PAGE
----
Then we see Sherlock inside his mind-palace, with newspaper clippings floating in front of him instead of the internet text we see in the contemporary timeline. He wakes from his state, and tells John to fetch the needle, but John is replaced by Moriarty. Guns are drawn by both of them, and then discarded. Is this “real” or part of the mind-palace? Do we care? What happens in the alternative timeline stays in the alternative timeline, doesn’t it? Sherlock asks a question, which would apply to both the bride and Moriarty, “How can you be alive?”
Moriarty says the type of thing one would hear in a dream, “It’s not the fall that kills you. It’s the landing.” We then “land” in the present, on the plane that just turned around, a few minutes from where we left off in the season three finale. Mycroft, John, and Mary are all there with Sherlock, like the farmhands with Dorothy when she woke up back in Kansas.
Unlike Dorothy, Sherlock is not thrilled to be “home.” He wants to go back. He’s working on the case, deep in a drug-induced mind-palace trying to figure out how Moriarty can be alive. We’re told only five minutes have past since the plane turned around, and that Sherlock was already high. Mycroft demands “the list” of what he’s taken. He may have overdosed.
John asks, “Morphine or cocaine?” And then we’re back in the 19th century, with John asking the same question before lecturing his friend, who had promised him never to use while working on a case. Sherlock points out that he never said that. It was John who put the lines into his mouth in a one of his stories.
A fictional character is commenting on how another fictional character portrays him in fictional stories. Welcome to the Borges Channel.
The Baker street irregular enters with a telegram. Mary is in danger. A clueless John asks what danger she could possibly be in.
Off they go in a carriage, but not before John makes Sherlock wear the deerstalker because Sherlock Holmes isn’t Sherlock Holmes without it, and the theme music plays.
They go to a “desanctified church” where Mary announces she’s found “the heart of the conspiracy.”A group dressed in pointed sheets, not white sheets but nevertheless clan-like, is chanting. Why the KKK reference? It’s another nod to the source material, The Five Orange Pips. Only here it isn’t southern white men hiding under the sheets. It’s British women, including Molly Hooper, and John’s housemaid – women who’ve been abused, brutalized. and ignored. Sherlock’s fake-girlfriend from last season is there too. They have become the “invisible enemy” that Mycroft spoke about, and their cause is just. Sherlock works it out. Mrs. Riccoletti was dying of tuberculosis. She went on a suicide mission. First, she faked her death by appearing to shoot herself in the head, but she really shot one of her guns at the ground while a co-conspirator splashed blood on the back of her head. A substitute corpse was taken to the morgue. Later, the real Mrs. R killed her husband, and then shot herself. Her body replaced the substitute. Thus the legend of the vengeful ghost was born, and the co-conspirators continued their mission to assassinate the brutes.
The bride appears, but it’s Moriarty under the veil. We’re back in the present. Sherlock has now been transferred from the plane to the hospital. He announces they have to find where Riccoletti – a real person – is buried. You’d think given that he is a genius and the only man who can beat Moriarty, they’d all be on board with this, but John walks out.
Lestrade and Mycroft help him dig up the grave. He finds one body, but not the substitute corpse he theorizes has to be there. He jumps into the grave. The hidden second skeleton starts rising, and grabs him. Suddenly he’s in the 19th century again, at the falls with Moriarty. Moriarty tells him he’s the virus infecting the hard-drive of Sherlock’s mind. Moriarty wants them both to jump together, but 19th century John shows up with a gun – because showing up when Sherlock needs him is what he does.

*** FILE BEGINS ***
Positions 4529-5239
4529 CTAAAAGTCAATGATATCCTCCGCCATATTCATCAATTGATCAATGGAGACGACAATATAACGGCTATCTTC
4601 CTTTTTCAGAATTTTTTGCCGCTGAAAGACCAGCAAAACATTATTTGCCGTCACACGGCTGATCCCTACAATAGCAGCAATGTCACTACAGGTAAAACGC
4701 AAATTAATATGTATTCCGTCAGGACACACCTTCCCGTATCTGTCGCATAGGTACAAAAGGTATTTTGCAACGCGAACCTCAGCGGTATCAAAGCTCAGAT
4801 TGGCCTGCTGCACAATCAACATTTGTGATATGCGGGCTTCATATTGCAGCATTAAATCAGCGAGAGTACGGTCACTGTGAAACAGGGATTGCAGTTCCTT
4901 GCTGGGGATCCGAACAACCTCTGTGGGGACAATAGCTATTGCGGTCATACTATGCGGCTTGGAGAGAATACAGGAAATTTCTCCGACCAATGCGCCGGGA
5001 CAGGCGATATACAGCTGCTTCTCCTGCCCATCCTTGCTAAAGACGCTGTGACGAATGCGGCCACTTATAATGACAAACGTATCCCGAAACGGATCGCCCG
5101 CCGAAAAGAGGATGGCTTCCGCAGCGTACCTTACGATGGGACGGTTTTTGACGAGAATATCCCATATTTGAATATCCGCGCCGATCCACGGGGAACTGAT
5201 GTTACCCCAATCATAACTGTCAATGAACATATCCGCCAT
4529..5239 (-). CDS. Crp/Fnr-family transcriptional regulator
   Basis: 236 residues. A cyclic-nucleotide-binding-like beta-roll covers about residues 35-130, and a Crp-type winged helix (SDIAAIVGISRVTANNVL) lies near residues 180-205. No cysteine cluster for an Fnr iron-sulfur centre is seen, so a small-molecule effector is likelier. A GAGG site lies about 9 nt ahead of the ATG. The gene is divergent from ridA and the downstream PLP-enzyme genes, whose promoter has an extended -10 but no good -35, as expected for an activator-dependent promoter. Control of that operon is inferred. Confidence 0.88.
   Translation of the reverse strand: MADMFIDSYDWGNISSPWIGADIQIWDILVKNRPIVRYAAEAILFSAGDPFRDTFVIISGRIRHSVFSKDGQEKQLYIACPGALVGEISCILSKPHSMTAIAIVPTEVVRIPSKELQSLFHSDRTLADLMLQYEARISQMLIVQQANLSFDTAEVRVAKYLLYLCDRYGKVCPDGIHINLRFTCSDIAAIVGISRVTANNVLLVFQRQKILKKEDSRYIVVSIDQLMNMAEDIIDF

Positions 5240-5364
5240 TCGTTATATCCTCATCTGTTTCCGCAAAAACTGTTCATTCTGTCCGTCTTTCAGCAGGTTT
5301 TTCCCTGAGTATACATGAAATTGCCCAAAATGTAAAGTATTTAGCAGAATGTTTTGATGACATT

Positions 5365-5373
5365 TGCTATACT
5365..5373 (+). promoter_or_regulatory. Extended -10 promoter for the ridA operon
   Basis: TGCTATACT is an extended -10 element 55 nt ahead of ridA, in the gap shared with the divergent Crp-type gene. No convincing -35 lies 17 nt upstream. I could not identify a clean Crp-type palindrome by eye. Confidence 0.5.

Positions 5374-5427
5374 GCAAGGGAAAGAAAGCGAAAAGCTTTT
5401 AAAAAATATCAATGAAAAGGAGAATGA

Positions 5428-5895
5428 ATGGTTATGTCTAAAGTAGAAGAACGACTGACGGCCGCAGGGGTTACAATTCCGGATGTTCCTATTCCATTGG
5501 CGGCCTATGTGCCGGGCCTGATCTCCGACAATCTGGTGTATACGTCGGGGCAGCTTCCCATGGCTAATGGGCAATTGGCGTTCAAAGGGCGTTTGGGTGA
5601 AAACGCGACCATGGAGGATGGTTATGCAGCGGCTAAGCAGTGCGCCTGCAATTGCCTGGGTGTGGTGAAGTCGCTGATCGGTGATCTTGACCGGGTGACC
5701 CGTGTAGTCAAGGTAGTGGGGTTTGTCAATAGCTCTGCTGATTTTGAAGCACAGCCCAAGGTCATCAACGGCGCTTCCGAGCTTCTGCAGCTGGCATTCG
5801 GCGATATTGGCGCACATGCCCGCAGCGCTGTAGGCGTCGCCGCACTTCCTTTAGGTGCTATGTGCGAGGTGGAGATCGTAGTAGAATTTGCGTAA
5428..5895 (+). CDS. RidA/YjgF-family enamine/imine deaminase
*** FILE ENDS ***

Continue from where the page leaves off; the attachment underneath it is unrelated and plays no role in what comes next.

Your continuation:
It’s John who shoves Moriarty over the cliff. He asks Sherlock about the “other me” in the “other place,” and how he plans on waking up. It’s here that Sherlock says, for maybe the first time in the series, “Elementary.” Then he jumps over the cliff, waking before landing.
Sherlock is still on the plane. The hospital was part of the drug-trip/dream. He announces he has work to do. Mycroft asks John to look after his brother. Sherlock tells John that Moriarty is dead, but more importantly he knows exactly what Moriarty’s going to do next. They go off together with the theme music playing.
Is this the end? Nope, because that would be silly.
Just like the Buffy-asylum episode ends not with Buffy “waking up” to the nightmare of her “real” life hunting demons, but waking up to the nightmare of her alternative universe life as a psychotic in a mental institution, who believes she’s fighting demons, this episode ends with Sherlock and John in the 19th century. They’re discussing “the adventure of the invisible army,” a case which John might or might not write up for The Strand, where Conan-Doyle’s Holmes stories were published.
They talk about Sherlock’s mind-palace/drug trip to the future,and things that might someday come to pass. Sherlock goes to the window, but when he looks out, it’s 21st century Baker street. If there was a tardis somewhere, I missed it.
As ridiculous as the episode sounds in retrospect, it plays better than it reads. Much of the dialogue is witty, and it goes by so fast we don’t notice it doesn’t make sense. I’m willing to gratefully accept the gift bestowed upon us, even if it was more pip than juice. But did it work on its own convoluted terms, or was it a jumbled pretentious mess? Can we work out the quantum-physics of the thing? Drug trip or drug-induced vision of another time in “the other place”? What did you think of The Abominable Bride? Feel free to discuss amongst yourselves in the comments below.
(For those who haven’t seen it yet, click for how, when, and where to watch.)